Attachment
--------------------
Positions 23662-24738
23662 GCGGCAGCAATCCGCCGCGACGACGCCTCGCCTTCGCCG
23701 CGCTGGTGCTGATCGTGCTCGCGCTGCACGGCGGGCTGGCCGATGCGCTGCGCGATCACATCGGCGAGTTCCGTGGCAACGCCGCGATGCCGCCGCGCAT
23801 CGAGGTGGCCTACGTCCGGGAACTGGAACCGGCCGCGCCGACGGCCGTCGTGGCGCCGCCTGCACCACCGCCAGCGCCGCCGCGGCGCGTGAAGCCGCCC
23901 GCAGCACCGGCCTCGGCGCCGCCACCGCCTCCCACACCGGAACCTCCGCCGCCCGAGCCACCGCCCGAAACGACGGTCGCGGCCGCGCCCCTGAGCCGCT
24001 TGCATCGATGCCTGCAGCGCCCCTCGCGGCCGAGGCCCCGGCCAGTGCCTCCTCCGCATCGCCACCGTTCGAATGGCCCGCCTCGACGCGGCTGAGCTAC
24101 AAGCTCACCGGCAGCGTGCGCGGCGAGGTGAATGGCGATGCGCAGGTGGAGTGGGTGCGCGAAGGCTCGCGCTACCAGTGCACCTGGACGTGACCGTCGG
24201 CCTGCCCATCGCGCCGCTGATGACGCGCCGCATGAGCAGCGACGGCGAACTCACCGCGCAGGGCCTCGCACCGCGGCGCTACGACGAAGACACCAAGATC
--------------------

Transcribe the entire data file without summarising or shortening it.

Positions 23662-24738
23662 GCGGCAGCAATCCGCCGCGACGACGCCTCGCCTTCGCCG
23701 CGCTGGTGCTGATCGTGCTCGCGCTGCACGGCGGGCTGGCCGATGCGCTGCGCGATCACATCGGCGAGTTCCGTGGCAACGCCGCGATGCCGCCGCGCAT
23801 CGAGGTGGCCTACGTCCGGGAACTGGAACCGGCCGCGCCGACGGCCGTCGTGGCGCCGCCTGCACCACCGCCAGCGCCGCCGCGGCGCGTGAAGCCGCCC
23901 GCAGCACCGGCCTCGGCGCCGCCACCGCCTCCCACACCGGAACCTCCGCCGCCCGAGCCACCGCCCGAAACGACGGTCGCGGCCGCGCCCCTGAGCCGCT
24001 TGCATCGATGCCTGCAGCGCCCCTCGCGGCCGAGGCCCCGGCCAGTGCCTCCTCCGCATCGCCACCGTTCGAATGGCCCGCCTCGACGCGGCTGAGCTAC
24101 AAGCTCACCGGCAGCGTGCGCGGCGAGGTGAATGGCGATGCGCAGGTGGAGTGGGTGCGCGAAGGCTCGCGCTACCAGTGCACCTGGACGTGACCGTCGG
24201 CCTGCCCATCGCGCCGCTGATGACGCGCCGCATGAGCAGCGACGGCGAACTCACCGCGCAGGGCCTCGCACCGCGGCGCTACGACGAAGACACCAAGATC